The incidence of cancer was studied in a population-based cohort of 9,353 individuals (8,340 men and 1,013 women) with a discharge diagnosis of alcoholism in 1965-83, followed up for 19 years (mean 7.7). After exclusion of cancers in the first year of follow-up, 491 cancers were observed cf 343.2 expected through 1984 (standardized incidence ratio [SIR] = 1.4, 95 percent confidence interval [CI] = 1.3-1.6). A similar excess risk of cancer was seen among men (SIR = 1.4, CI = 1.3-1.6) and among women (SIR = 1.5, CI = 1.1-2.0). We observed the established associations with cancers of the oral cavity and pharynx (SIR = 4.1, CI = 2.9-5.7), esophagus (SIR = 6.8, CI = 4.5-9.9), larynx (SIR = 3.3, CI = 1.7-6.0), and lung (SIR = 2.1, CI = 1.7-2.6), although confounding by smoking likely increased these risk estimates. While there was evidence of increased risk for pancreatic cancer (SIR = 1.5, CI = 0.9-2.3), alcoholism did not elevate the incidence of cancer of the stomach (SIR = 0.9, CI = 6-1.4), large bowel (SIR = 1.1, CI = 0.8-1.5), prostate (SIR = 1.0, CI = 0.8-1.3), urinary bladder (SIR = 1.0, CI = 0.6-1.5), or of malignant melanoma (SIR = 0.9, CI = 0.3-1.9). Among women, the number of breast cancers observed was close to expected (SIR = 1.2, CI = 0.6-2.2), although a significant excess number of cervical cancers occurred (SIR = 4.2, CI = 1.5-9.1).(ABSTRACT TRUNCATED AT 250 WORDS)
The U.S. National Cancer Institute and the Finnish National Public Institute jointly sponsored a large double-blind, placebo-controlled primary-prevention trial to examine the effects of vitamin E and beta-carotene supplementation on reducing the incidence of lung cancers in male smokers, ages 50-69 years. Supplementation did not result in a significant reduction in lung cancer, and a higher incidence of lung cancer was observed in the group receiving beta-carotene. These results should be examined within the context of the population studied before they are cited as definitive.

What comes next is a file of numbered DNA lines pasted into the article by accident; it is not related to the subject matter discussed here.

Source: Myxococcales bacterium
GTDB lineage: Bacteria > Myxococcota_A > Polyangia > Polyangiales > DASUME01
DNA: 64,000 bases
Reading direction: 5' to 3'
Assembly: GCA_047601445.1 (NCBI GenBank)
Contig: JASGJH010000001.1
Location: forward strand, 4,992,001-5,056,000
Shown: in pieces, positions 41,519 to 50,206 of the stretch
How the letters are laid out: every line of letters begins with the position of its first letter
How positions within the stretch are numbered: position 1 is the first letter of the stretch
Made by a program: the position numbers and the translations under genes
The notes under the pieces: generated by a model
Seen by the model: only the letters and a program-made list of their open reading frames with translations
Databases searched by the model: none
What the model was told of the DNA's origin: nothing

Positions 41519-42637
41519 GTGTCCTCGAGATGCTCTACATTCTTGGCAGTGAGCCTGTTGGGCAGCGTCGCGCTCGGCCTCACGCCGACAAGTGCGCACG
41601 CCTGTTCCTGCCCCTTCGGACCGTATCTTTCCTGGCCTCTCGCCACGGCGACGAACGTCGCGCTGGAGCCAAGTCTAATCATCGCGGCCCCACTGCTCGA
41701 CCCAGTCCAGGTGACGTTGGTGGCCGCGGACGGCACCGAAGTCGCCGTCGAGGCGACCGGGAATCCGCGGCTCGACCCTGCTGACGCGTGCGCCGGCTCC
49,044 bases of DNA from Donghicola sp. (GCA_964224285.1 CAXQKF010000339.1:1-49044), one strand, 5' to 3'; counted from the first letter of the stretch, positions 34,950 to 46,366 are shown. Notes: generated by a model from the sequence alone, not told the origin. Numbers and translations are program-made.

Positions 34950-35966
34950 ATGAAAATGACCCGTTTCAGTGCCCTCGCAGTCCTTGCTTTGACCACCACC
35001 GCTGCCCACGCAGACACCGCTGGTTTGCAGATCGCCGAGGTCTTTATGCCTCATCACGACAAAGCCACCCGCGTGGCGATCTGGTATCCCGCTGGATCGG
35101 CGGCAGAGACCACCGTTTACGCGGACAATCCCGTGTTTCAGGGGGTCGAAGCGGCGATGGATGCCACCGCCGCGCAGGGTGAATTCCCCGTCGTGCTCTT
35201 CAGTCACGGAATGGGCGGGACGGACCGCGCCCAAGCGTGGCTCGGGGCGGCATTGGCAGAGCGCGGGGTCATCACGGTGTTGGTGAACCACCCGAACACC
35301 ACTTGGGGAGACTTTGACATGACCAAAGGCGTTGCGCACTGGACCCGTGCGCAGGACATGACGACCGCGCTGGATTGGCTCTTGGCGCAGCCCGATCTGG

The study was devoted to the evaluation of technogenic geochemical pollution of the residential area of an industrial town and its effects on lung cancer incidence in the population living under severe exposure to emissions of a copper smelter plant. For mathematical treatment of epidemiologic data there were used methods of a system multifactor analysis based on pattern recognition principles. The result of the long-term operation of the copper smelter plant was established to become the intensive technogenic pollution of environment with carcinogenic substances. The contribution of environmental contamination in the lung cancer incidence of the population exposed to industrial emissions of the copper smelter was shown to be about 10%.
Analysts of epidemiologic data often contend with the problem of estimating the independent effects of many correlated exposures. General approaches include assessing each exposure separately, adjusting for some subset of other exposures, or assessing all exposures simultaneously in a single model such as semi-Bayes modeling. The optimal strategy remains uncertain, and it is unclear to what extent different reasonable approaches influence findings. We provide an empirical comparison of results from several modeling strategies.
In an occupational case-control study of lung cancer with 184 exposure substances, we implemented 6 modeling strategies to estimate odds ratios for each exposure-cancer association. These included one-exposure-at-a-time models with various confounder selection criteria (such as a priori selection or a change-in-the-estimate criterion) and semi-Bayes models, one version of which integrated information on previous evidence and chemical properties.
While distributions of odds ratios were broadly similar across the 6 analytic strategies, there were some differences in point estimates and in substances manifesting statistically significant odds ratios, particularly between strategies with few or no occupational covariates and those with many. Semi-Bayes models produced fewer statistically significant odds ratios than other methods. A simple semi-Bayes model that shrank all the 184 estimates to a common mean yielded nearly identical results to one that integrated considerable prior information.
Different modeling strategies can lead to different results. Considering the conceptual and pragmatic difficulties of identifying confounders, these results suggest that it would be unwise to place uncritical reliance on any single strategy.